The company is calling the boat a hybrid because it has elements of both a larger coupe, with ample living accommodations and an enclosed helm area, and a smaller express that emphasizes cockpit seating. The big and versatile cockpit’s port-side seating can be moved to the centerline to join the starboard seating and fashion a large U-shape. Unlike the Cantius, the 390 has no fixed aft deckhouse enclosure, but it can be sealed off with thick, clear vinyl curtains and filled with heated or cooled air, Viestenz says.

Below you have a full-beam amidships master stateroom; the forward dinette seating area converts to a secondary stateroom. Equipment includes a genset, electronics, and bow and stern thrusters.

LOA: 39 feet • BEAM: 12 feet, 8 inches • DRAFT: 3 feet, 3 inches • POWER: twin 430-hp MerCruiser sterndrives with Axius joystick • SPEED: 30 knots top, 24 knots cruise • PRICE: $525,000 • CONTACT: Cruisers Yachts, Oconto, Wisconsin, (920) 834-2211.

MJM 50z

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The MJM 50z can be powered with triple Volvo IPS600 pod drives or triple 370-hp Yanmar diesel sterndrives and has a Seakeeper gyro stabilizer system as standard equipment. Making its debut at the Newport International Boat Show, the new boat becomes the flagship of the MJM fleet, which includes the Doug Zurn-designed 40z, 36z, 34z and 29z (and explains the “z” in the nomenclature).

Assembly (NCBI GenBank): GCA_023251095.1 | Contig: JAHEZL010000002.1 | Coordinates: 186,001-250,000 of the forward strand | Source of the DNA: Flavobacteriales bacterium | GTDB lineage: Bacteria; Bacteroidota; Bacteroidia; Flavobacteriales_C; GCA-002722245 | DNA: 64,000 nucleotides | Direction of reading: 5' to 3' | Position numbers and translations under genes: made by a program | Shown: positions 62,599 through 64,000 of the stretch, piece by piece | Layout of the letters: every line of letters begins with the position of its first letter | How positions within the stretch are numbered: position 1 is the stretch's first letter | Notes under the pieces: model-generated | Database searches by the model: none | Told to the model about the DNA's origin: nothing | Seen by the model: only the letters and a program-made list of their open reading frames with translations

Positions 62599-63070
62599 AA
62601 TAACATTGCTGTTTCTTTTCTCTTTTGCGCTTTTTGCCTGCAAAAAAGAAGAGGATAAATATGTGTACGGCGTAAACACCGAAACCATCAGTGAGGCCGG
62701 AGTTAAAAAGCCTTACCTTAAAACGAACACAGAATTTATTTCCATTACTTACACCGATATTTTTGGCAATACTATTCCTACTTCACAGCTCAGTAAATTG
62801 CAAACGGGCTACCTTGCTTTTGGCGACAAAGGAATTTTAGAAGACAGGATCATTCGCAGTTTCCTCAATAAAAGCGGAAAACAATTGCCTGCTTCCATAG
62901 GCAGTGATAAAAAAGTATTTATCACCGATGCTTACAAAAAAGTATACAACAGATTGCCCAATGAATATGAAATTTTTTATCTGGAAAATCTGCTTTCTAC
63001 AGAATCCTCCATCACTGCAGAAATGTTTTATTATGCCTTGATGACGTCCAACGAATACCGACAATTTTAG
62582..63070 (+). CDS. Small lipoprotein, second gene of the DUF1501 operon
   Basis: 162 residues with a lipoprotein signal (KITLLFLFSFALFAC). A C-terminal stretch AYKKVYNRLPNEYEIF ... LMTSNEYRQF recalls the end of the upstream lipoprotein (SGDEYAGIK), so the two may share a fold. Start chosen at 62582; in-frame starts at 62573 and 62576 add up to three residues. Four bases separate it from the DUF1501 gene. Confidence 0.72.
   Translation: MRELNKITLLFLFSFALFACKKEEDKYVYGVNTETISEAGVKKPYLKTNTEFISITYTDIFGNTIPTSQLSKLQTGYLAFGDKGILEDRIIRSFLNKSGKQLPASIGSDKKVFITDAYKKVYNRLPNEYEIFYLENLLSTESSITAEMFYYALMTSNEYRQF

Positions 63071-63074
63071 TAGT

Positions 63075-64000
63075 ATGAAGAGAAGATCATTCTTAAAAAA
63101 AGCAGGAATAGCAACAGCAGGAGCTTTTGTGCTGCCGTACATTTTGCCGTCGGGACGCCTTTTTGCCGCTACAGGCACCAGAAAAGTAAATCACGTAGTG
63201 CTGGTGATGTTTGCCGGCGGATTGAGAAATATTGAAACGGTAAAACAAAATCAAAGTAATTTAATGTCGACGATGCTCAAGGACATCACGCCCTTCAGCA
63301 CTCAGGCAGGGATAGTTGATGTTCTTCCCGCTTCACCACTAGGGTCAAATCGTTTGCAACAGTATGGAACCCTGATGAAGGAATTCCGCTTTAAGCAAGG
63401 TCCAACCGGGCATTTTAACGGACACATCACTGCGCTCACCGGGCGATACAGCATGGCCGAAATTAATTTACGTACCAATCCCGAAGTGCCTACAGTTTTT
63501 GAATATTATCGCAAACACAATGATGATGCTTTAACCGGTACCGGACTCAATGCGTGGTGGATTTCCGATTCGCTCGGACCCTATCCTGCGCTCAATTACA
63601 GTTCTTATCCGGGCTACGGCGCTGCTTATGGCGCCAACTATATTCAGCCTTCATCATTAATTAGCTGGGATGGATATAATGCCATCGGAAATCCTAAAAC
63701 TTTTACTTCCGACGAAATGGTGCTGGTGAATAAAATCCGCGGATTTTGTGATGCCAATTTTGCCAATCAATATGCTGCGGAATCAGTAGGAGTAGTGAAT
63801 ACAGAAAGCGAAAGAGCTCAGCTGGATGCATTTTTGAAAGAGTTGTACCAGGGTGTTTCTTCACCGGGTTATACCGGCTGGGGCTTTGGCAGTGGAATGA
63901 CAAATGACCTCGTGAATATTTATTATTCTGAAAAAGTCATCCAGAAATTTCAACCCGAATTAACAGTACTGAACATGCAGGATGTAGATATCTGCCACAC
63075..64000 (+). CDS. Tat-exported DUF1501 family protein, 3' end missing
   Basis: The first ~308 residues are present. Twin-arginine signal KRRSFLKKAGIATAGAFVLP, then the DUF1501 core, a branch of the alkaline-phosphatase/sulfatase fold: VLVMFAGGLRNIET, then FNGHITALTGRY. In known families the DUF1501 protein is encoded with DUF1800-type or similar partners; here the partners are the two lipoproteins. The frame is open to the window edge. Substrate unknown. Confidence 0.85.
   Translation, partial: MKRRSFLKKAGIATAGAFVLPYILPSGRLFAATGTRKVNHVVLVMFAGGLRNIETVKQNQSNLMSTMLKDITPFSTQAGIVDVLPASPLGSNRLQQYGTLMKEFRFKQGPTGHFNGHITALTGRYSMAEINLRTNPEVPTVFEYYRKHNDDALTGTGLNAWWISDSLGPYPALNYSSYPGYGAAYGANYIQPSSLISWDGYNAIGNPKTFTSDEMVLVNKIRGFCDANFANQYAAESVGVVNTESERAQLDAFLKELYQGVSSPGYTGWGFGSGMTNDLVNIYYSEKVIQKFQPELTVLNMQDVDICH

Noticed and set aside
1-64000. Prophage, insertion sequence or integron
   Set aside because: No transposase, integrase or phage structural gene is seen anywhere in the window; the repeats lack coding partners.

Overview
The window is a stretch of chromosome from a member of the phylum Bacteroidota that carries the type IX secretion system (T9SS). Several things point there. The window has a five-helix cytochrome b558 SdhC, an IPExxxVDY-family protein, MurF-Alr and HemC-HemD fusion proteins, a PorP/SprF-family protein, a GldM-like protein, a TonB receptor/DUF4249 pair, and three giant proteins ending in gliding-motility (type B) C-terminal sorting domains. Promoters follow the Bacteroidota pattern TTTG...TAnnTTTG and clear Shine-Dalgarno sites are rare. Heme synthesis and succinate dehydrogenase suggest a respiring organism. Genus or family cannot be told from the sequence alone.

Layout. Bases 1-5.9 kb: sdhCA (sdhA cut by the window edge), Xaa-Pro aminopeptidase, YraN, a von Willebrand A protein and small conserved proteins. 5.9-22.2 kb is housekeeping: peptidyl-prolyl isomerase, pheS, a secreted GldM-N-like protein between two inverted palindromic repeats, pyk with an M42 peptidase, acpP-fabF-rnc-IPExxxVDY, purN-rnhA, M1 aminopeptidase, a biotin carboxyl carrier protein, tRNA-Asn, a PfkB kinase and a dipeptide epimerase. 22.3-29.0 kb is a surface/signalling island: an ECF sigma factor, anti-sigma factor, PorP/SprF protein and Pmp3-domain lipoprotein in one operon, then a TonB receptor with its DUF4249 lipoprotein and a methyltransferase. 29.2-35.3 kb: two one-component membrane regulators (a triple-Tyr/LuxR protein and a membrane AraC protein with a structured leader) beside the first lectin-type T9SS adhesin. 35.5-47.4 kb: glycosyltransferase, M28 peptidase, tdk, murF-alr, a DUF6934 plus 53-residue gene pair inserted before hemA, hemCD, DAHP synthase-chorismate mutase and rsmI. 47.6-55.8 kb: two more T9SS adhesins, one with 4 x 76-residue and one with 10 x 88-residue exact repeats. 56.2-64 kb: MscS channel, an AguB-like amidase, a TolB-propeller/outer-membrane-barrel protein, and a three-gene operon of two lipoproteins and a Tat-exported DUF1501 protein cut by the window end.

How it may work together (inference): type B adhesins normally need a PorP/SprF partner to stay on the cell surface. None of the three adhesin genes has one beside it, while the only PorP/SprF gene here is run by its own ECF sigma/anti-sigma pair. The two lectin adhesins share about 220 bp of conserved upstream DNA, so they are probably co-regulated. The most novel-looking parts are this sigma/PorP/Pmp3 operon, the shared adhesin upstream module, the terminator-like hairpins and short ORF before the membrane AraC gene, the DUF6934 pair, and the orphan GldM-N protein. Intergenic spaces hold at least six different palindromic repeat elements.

There is seating below in the forward cabin and a “great cabin” that converts to a twin or double guest stateroom with an en suite head/shower. The boat sleeps as many as seven by including a double and single on the bridge deck, when enclosed by privacy curtains, says Bob Johnstone, founder and CEO of MJM Yachts.

“The design of the yacht’s main deck, in terms of visibility and fresh air flow, retains the preferred upper flush-deck all-weather flybridge of a 65-foot motoryacht,” he says.

Boston BoatWorks builds the boats in a new facility at the Charlestown Maritime Center using prepreg epoxy, Kevlar, E-glass and Core-Cell. “We’re working to maximize the strength-to-weight ratio for better fuel efficiency, handling and ISO Category A ‘Ocean’ stability on a boat that rides comfortably and is dry,” Zurn says.

LOA: 54 feet, 10 inches • BEAM: 15 feet • DRAFT: 3 feet (twin IPS); 3 feet, 10 inches (triple IPS or sterndrives) • POWER: twin or triple IPS600s (435 hp), triple Yanmar 8LV 370-hp sterndrives • SPEED: 38 knots top, 34 knots cruise (triple IPS600s); 31.5 knots top, 28 knots cruise (twin IPS600s) • BASE PRICE: $1.67 million (twin IPS600s); $1.85 million (triple IPS600s) • CONTACT: MJM Yachts, Boston, (401) 862-4367.

Back Cove 41